The document is an internal Centers for Disease Control and Prevention slide presentation, shared within the CDC and obtained by The Washington Post. It captures the struggle of the nation’s top public health agency to persuade the public to embrace vaccination and prevention measures, including mask-wearing, as cases surge across the United States and new research suggests vaccinated people can spread the virus.
The document strikes an urgent note, revealing the agency knows it must revamp its public messaging to emphasize vaccination as the best defense against a variant so contagious that it acts almost like a different novel virus, leaping from target to target more swiftly than Ebola or the common cold.
It cites a combination of recently obtained, still-unpublished data from outbreak investigations and outside studies showing that vaccinated individuals infected with delta may be able to transmit the virus as easily as those who are unvaccinated. Vaccinated people infected with delta have measurable viral loads similar to those who are unvaccinated and infected with the variant.
“I finished reading it significantly more concerned than when I began,” Robert Wachter, chairman of the Department of Medicine at the University of California at San Francisco, wrote in an email.
CDC scientists were so alarmed by the new research that the agency earlier this week significantly changed guidance for vaccinated people even before making new data public.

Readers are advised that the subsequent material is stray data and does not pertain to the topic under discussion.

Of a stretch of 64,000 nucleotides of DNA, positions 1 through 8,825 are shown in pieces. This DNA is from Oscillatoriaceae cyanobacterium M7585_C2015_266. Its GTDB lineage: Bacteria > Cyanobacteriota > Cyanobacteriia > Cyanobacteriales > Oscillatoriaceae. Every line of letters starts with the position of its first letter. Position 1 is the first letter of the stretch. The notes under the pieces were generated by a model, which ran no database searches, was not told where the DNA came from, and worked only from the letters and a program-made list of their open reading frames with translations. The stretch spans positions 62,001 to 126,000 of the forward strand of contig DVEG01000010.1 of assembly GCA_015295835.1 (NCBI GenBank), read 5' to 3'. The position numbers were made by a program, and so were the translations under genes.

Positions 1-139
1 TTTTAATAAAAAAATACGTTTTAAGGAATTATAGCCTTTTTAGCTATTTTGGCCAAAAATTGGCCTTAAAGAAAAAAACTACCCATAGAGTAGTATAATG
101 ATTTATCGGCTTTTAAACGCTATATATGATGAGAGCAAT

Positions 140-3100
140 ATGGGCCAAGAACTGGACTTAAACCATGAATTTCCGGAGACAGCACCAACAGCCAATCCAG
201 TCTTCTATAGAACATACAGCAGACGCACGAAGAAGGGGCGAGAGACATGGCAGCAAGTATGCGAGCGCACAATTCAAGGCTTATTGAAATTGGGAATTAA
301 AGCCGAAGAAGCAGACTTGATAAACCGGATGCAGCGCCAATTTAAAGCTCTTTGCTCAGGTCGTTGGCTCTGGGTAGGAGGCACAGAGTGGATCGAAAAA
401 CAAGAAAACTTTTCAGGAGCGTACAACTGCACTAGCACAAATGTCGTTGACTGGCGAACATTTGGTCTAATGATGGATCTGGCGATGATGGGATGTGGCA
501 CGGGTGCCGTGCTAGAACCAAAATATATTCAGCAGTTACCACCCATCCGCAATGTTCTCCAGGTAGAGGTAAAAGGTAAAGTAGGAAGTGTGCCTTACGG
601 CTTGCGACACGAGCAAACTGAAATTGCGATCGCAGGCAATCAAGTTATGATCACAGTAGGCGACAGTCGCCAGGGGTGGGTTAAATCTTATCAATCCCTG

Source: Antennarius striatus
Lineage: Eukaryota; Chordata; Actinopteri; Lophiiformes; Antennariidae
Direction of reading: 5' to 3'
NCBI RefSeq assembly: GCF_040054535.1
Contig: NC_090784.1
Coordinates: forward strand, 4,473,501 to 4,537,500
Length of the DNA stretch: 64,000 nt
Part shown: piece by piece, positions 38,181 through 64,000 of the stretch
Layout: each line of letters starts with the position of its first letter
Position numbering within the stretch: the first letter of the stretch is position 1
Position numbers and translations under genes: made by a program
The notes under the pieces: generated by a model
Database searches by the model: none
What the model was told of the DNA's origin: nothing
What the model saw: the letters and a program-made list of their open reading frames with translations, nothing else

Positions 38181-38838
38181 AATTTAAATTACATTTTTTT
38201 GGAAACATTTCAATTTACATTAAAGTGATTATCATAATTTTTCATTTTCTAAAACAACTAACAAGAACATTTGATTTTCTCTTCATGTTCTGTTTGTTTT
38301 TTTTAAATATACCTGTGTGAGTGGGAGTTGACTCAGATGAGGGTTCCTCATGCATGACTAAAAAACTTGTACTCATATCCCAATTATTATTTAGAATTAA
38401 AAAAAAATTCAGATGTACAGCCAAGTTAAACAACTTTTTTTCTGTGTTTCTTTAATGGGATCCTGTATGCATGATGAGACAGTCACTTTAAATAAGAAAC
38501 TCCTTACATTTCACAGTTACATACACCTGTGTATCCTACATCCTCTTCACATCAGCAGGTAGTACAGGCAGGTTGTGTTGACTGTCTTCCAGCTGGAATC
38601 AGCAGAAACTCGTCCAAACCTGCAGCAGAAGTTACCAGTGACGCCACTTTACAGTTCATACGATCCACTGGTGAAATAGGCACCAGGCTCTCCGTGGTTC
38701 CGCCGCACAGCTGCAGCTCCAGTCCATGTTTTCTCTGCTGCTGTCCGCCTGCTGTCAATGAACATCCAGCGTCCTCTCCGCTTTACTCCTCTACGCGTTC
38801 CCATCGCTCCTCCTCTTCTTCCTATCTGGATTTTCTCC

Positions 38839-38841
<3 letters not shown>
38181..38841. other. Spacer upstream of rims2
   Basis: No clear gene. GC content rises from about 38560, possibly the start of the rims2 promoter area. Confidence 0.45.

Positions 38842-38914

The data and studies cited in the document played a key role in revamped recommendations that call for everyone — vaccinated or not — to wear masks indoors in public settings in certain circumstances, a federal health official said. That official told The Post that the data will be published in full on Friday. CDC Director Rochelle Walensky privately briefed members of Congress on Thursday, drawing on much of the material in the document.
One of the slides states that there is a higher risk among older age groups for hospitalization and death relative to younger people, regardless of vaccination status. Another estimates that there are 35,000 symptomatic infections per week among 162 million vaccinated Americans.
The document outlines “communication challenges” fueled by cases in vaccinated people, including concerns from local health departments about whether coronavirus vaccines remain effective and a “public convinced vaccines no longer work/booster doses needed.”
The presentation highlights the daunting task the CDC faces. It must continue to emphasize the proven efficacy of the vaccines at preventing severe illness and death while acknowledging milder breakthrough infections may not be so rare after all, and that vaccinated individuals are transmitting the virus. The agency must move the goal posts of success in full public view.
With more and more Americans living in states now that actively deny any emergency measures, mask mandates, or public health measures indoors, the odds of millions of Americans contracting the delta variant are far worse than even the horrible winter we had.
This is the near worst-case scenario, folks. Mask up, get vaccinated, and be careful.
It only gets exponential from here.